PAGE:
Pro-wolf groups from out of state are challenging WDFW’s lethal removals, filing a lawsuit in court today in a bid to prevent managers from killing any more in the federally delisted portion of Washington.
The move could fracture the collaborative work of in-state stakeholders managing the return of a difficult species with longterm recovery goals in mind.
It comes after three wolves in the Smackout and Sherman Packs in Northeast Washington were taken out this summer by WDFW as it follows a protocol that blends rancher buy-in and nonlethal deterrents with real consequences for depredating packs by acting faster to head off larger livestock and wolf body counts.
The 619-page lawsuit was filed in Thurston County Superior Court by the litigious Center for Biological Diversity of Arizona and Cascadia Wildlands of Eugene.
It claims that WDFW Director Jim Unsworth improperly authorized going after Sherman Pack members in late August in violation of the State Environmental Policy Act, or SEPA, and Adminstrative Procedure Act, or APA.
That authorization came under new protocols adopted this year following discussion with the Wolf Advisory Group. Now, the number of depredations needed before WDFW begins lethal removals is three including one probable, in a 30-day period, or four confirmed over a 10-month period.
Removals start with one or two wolves followed by a period of observation. Since two Smackouts were killed in July, there have been no further depredations.
The agency’s wolf management plan went through SEPA before it was adopted in 2011, and the lethal removal protocols agreed to by the WAG — of which neither CBD or Cascadia Wildlands are a part of — are said to “flow from” that document.
WDFW did not have an immediate comment about the lawsuit except that officials needed time to read and understand what they’d just received this afternoon.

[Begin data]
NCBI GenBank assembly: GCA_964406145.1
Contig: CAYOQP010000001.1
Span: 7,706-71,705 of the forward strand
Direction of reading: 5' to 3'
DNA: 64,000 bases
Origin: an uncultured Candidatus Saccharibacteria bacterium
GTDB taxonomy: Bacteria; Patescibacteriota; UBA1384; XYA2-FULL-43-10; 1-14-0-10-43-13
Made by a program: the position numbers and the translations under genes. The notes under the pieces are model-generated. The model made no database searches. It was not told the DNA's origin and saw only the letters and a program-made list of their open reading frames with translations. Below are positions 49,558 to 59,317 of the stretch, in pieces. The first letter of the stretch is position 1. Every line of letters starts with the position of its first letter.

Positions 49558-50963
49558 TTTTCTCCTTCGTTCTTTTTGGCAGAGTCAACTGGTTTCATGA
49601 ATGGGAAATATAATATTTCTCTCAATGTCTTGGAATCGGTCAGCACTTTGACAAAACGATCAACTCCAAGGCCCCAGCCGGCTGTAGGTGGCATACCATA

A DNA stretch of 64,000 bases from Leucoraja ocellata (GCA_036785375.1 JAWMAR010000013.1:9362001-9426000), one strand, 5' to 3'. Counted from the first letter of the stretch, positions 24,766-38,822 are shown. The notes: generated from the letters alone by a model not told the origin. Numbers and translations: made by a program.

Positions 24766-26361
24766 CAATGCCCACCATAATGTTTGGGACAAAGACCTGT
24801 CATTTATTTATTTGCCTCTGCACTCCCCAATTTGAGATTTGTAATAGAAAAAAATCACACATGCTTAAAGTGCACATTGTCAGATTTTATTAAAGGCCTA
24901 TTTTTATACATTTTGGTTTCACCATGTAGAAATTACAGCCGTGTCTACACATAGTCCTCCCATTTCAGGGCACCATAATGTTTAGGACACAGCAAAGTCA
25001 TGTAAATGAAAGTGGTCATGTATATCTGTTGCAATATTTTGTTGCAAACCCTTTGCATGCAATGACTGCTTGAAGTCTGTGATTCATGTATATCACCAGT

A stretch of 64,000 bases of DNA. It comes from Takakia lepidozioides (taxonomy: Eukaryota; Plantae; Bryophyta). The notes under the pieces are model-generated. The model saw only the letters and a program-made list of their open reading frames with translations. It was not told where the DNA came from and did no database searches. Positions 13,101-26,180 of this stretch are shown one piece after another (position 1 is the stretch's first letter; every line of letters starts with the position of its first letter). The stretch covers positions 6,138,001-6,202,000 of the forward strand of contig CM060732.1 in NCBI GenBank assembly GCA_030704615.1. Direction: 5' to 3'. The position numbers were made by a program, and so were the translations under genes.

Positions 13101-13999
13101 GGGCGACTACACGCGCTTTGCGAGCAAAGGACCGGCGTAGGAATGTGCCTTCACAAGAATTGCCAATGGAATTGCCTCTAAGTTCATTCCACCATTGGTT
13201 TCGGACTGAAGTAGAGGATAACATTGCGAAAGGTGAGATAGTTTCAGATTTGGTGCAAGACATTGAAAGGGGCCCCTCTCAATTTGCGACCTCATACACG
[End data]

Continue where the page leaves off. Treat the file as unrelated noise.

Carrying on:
The suit comes at the tail end of the grazing season. The latest that WDFW has shot a wolf for chronic depredations was Sept. 27, 2012, when the collared Wedge alpha male was killed by a marksman.
“We can’t sit by and watch Washington wildlife officials kill more wolves from the state’s small and recovering wolf population,” said CBD’s Amaroq Weiss in a press release. “Washingtonians overwhelmingly want wolves recovered, not killed. The Department of Fish and Wildlife needs to listen to public opinion and consider the dire environmental costs of killing more wolves.”
A 2014 poll found 63 percent of Washington’s public in fact supports lethally removing wolves to protect livestock with 28 percent opposed. In 2008, those percentages were 61 and 31.
The groups’ press release also plays the taxpayer card, though we’ve previously reported that lethal removals are funded by the agency’s Wildlife State account, which includes revenue from license sales, but not taxpayer dollars.
Despite the removal of almost all of the Wedge Pack, and members of the Huckleberries, Profanity Peaks, Sherman and Smackouts, the state’s population has done nothing but grow at a rate similar to that seen in the Northern Rocky Mountains.